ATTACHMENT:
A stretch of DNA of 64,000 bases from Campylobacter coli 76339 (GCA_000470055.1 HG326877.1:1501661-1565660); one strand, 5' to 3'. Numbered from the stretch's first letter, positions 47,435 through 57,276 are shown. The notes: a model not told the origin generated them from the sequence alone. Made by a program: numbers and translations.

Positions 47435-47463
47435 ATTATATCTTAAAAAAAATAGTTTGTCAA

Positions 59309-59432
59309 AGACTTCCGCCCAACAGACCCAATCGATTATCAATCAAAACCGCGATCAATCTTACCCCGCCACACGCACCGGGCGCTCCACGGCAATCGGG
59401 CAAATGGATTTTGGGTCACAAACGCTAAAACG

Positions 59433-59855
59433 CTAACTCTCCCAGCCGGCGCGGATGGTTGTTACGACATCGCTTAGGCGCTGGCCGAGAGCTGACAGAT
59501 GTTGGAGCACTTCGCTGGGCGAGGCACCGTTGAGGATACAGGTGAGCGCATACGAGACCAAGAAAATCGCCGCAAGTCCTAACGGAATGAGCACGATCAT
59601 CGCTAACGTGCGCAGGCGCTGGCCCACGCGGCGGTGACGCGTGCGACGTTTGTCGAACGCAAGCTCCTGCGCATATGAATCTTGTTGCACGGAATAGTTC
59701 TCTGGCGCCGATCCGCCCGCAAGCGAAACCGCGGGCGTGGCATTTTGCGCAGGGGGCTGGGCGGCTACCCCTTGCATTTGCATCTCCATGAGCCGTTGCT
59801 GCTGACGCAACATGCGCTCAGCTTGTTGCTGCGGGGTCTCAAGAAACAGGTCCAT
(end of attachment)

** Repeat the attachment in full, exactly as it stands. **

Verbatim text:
A stretch of DNA of 64,000 bases from Campylobacter coli 76339 (GCA_000470055.1 HG326877.1:1501661-1565660); one strand, 5' to 3'. Numbered from the stretch's first letter, positions 47,435 through 57,276 are shown. The notes: a model not told the origin generated them from the sequence alone. Made by a program: numbers and translations.

Positions 47435-47463
47435 ATTATATCTTAAAAAAAATAGTTTGTCAA

Positions 59309-59432
59309 AGACTTCCGCCCAACAGACCCAATCGATTATCAATCAAAACCGCGATCAATCTTACCCCGCCACACGCACCGGGCGCTCCACGGCAATCGGG
59401 CAAATGGATTTTGGGTCACAAACGCTAAAACG

Positions 59433-59855
59433 CTAACTCTCCCAGCCGGCGCGGATGGTTGTTACGACATCGCTTAGGCGCTGGCCGAGAGCTGACAGAT
59501 GTTGGAGCACTTCGCTGGGCGAGGCACCGTTGAGGATACAGGTGAGCGCATACGAGACCAAGAAAATCGCCGCAAGTCCTAACGGAATGAGCACGATCAT
59601 CGCTAACGTGCGCAGGCGCTGGCCCACGCGGCGGTGACGCGTGCGACGTTTGTCGAACGCAAGCTCCTGCGCATATGAATCTTGTTGCACGGAATAGTTC
59701 TCTGGCGCCGATCCGCCCGCAAGCGAAACCGCGGGCGTGGCATTTTGCGCAGGGGGCTGGGCGGCTACCCCTTGCATTTGCATCTCCATGAGCCGTTGCT
59801 GCTGACGCAACATGCGCTCAGCTTGTTGCTGCGGGGTCTCAAGAAACAGGTCCAT